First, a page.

Why Do We Have Lawyers?

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With the rise in litigants in person trundling through family courts, it has led people to question why they need lawyers. Attempts are being made to conduct divorces, child arrangements and domestic violence issues by the individuals themselves and not their solicitors. But, what effect is this having on the system and the quality of the end outcome?

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People understand justice, in all its forms. When you go to a court, you expect the best outcome for your situation. To get justice, you have to present the best case possible to the judge making the decision; this is a practice that's been going on for thousands of years. But how do you do this when you don’t know the rules of the court? In most cases, litigants in person are not prepared to spot the best deal and often feel pushed to compromise on issues that a solicitor would not. These two areas are developed purely through experience.

Going to court isn't always the best option for you and it's not the only use for a solicitor. At the moment, people are using the courts to argue rather than to resolve the issue and this is where it becomes time consuming and expensive. For those that want to save money and take a less stressful approach, mediation can be the answer. Unlike most divorce cases, legal aid is available for mediation making it an attractive option.

Is Mediation the Key?


For some, being in the same room as your ex-partner after a break up can often be too raw and confrontational. There are many emotions involved, and unlike suing someone for personal injury compensation, the decisions made will affect you and your children for the foreseeable future.

You can be referred to a mediator by your solicitor, or you can contact them directly. They will first speak to both parties individually to consider if they are suitable for mediation. Then they will bring you together to work on whatever issues are stopping you from making an amicable agreement. When you're at a stage where you're both happy with the agreement after taking legal advice, it can be made into a legally binding document. In divorce cases for example, where there may be money or assets involved, legally binding arbitration is the way forward. You can appoint your own solicitor to guide you through the process and give you legal advice along the way.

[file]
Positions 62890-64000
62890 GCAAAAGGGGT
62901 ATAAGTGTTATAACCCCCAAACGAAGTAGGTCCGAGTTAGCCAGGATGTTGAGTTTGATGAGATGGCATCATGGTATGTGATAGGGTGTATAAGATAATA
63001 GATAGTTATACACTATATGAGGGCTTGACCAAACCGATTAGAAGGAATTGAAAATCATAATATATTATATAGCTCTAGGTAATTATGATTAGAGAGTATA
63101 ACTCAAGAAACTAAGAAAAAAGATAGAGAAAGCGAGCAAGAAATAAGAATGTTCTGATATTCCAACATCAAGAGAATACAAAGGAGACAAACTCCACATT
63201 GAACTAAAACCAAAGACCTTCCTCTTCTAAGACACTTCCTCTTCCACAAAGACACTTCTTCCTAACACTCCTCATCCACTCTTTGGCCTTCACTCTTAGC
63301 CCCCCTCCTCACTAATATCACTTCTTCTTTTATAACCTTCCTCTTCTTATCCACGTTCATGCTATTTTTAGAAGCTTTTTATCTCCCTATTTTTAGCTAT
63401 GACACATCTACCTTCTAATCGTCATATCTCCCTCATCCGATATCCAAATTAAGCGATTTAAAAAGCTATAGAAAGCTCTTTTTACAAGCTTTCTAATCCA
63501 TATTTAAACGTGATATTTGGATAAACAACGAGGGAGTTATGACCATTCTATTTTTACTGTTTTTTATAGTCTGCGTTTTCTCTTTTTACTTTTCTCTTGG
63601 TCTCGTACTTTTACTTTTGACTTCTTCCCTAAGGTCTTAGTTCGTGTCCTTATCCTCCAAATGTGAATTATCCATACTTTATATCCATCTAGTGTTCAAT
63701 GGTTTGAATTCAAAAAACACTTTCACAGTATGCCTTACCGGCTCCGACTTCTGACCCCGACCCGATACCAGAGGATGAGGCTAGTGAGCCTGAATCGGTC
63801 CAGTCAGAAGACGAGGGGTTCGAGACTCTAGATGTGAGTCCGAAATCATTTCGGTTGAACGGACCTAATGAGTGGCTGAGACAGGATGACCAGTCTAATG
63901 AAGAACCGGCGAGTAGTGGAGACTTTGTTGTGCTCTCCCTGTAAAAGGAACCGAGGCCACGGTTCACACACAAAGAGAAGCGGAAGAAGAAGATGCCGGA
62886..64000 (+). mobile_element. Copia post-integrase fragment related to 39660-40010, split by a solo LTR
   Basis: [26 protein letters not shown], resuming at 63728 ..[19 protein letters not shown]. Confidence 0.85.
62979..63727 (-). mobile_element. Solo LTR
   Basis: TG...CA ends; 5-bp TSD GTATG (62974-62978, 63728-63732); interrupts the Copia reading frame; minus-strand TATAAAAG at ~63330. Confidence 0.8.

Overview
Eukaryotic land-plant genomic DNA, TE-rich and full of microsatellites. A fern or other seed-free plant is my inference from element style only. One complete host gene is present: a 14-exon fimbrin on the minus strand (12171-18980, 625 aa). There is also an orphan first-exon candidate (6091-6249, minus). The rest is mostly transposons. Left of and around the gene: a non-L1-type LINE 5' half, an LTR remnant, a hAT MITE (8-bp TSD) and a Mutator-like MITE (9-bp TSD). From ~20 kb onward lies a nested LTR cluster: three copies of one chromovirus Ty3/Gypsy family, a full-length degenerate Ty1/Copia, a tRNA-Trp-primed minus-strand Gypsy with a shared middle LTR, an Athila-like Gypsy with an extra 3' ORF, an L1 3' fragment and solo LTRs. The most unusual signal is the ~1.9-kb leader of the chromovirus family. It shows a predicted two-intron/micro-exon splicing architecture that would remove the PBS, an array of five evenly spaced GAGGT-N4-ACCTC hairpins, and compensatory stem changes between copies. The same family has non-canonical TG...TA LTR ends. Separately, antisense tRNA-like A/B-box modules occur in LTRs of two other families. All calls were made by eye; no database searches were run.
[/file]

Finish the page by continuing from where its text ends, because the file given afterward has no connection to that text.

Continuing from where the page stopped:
But Aren’t Solicitors Are Expensive?


The courts are bogged down with spouses arguing and having little legal knowledge to put their case forward. Often people are pushed to represent themselves because they can’t afford legal help.

Bob McAra, Family Law Partner at Simpson Millar LLP commented: "What would you pay to get rid of the sleepless nights? Essentially, you want the best resolution to the problem and often the only way to do this is with a lawyer. In my experience, many of my clients will borrow from their friends and family or get a litigation loan from us to cover the cost. In the long run, you're getting value for money if you get a solicitor. Not only are you getting our time and years of experience, we can be a shoulder to cry on and a sympathetic ear while your case is ongoing".




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